FDA's Bad Bug Book
Ciguatera is a form of human poisoning caused by the consumption of subtropical and tropical marine finfish which have accumulated naturally occurring toxins through their diet. The toxins are known to originate from several dinoflagellate (algae) species that are common to ciguatera endemic regions in the lower latitudes.
Initial signs of poisoning occur within six hours after consumption of toxic fish and include perioral numbness and tingling (paresthesia), which may spread to the extremities, nausea, vomiting, and diarrhea. Neurological signs include intensified paresthesia, arthralgia, myalgia, headache, temperature sensory reversal and acute sensitivity to temperature extremes, vertigo, and muscular weakness to the point of prostration. Cardiovascular signs include arrhythmia, bradycardia or tachycardia, and reduced blood pressure.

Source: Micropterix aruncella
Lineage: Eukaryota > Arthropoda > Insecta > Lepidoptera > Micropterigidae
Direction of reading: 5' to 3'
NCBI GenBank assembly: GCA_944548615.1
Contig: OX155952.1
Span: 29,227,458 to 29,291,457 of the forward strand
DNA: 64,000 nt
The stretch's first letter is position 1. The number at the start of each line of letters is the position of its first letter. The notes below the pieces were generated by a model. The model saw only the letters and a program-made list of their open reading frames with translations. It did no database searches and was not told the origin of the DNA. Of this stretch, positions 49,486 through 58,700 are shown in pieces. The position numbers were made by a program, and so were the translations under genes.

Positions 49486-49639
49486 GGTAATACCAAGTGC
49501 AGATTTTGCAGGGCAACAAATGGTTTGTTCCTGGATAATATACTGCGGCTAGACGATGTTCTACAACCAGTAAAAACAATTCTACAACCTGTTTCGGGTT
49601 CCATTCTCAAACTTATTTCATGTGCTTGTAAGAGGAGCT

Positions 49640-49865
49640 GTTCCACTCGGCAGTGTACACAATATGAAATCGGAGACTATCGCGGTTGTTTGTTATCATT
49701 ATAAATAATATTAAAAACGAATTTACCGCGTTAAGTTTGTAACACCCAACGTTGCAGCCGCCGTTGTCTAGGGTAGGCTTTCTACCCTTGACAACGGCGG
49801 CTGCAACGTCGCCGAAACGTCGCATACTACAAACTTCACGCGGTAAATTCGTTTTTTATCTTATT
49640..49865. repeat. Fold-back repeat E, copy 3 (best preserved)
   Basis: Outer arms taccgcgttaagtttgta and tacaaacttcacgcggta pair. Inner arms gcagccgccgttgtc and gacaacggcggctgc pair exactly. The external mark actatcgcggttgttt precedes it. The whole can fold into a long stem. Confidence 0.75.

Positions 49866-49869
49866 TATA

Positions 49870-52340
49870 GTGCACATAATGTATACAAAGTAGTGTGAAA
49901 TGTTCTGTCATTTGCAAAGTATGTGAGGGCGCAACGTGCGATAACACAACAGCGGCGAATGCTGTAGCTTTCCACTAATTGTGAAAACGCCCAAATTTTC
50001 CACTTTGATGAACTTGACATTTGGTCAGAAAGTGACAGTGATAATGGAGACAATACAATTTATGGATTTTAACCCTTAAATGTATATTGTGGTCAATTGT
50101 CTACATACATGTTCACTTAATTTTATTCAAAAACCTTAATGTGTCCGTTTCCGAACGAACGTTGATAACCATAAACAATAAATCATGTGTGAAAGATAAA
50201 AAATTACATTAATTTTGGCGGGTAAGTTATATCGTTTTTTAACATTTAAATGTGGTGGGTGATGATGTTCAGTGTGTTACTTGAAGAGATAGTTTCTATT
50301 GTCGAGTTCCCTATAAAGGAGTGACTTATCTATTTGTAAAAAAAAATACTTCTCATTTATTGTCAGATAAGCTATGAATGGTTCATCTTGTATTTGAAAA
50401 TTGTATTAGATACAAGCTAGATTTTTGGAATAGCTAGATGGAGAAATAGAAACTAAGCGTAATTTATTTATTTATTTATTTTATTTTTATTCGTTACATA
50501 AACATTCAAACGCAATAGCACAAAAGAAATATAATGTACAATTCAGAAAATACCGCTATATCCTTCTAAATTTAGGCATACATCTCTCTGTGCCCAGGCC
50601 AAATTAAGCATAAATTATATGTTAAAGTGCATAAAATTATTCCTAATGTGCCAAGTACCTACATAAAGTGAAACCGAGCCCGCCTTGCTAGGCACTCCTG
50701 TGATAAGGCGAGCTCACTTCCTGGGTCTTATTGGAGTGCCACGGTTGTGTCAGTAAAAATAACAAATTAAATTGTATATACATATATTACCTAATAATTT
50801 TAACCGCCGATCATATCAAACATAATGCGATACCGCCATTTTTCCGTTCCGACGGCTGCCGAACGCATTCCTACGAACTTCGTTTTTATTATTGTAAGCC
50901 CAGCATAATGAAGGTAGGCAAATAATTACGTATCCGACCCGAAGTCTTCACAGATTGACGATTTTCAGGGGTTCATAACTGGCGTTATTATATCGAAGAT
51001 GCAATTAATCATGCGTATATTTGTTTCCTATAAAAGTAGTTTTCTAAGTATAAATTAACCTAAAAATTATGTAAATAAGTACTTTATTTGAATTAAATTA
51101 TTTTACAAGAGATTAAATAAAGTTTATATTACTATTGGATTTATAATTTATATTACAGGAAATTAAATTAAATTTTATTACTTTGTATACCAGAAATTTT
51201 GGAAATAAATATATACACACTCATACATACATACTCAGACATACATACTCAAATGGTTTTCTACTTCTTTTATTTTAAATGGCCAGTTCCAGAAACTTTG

Ciguatera poisoning is usually self-limiting, and signs of poisoning often subside within several days from onset. However, in severe cases the neurological symptoms are known to persist from weeks to months. In a few isolated cases neurological symptoms have persisted for several years, and in other cases recovered patients have experienced recurrence of neurological symptoms months to years after recovery. Such relapses are most often associated with changes in dietary habits or with consumption of alcohol. There is a low incidence of death resulting from respiratory and cardiovascular failure.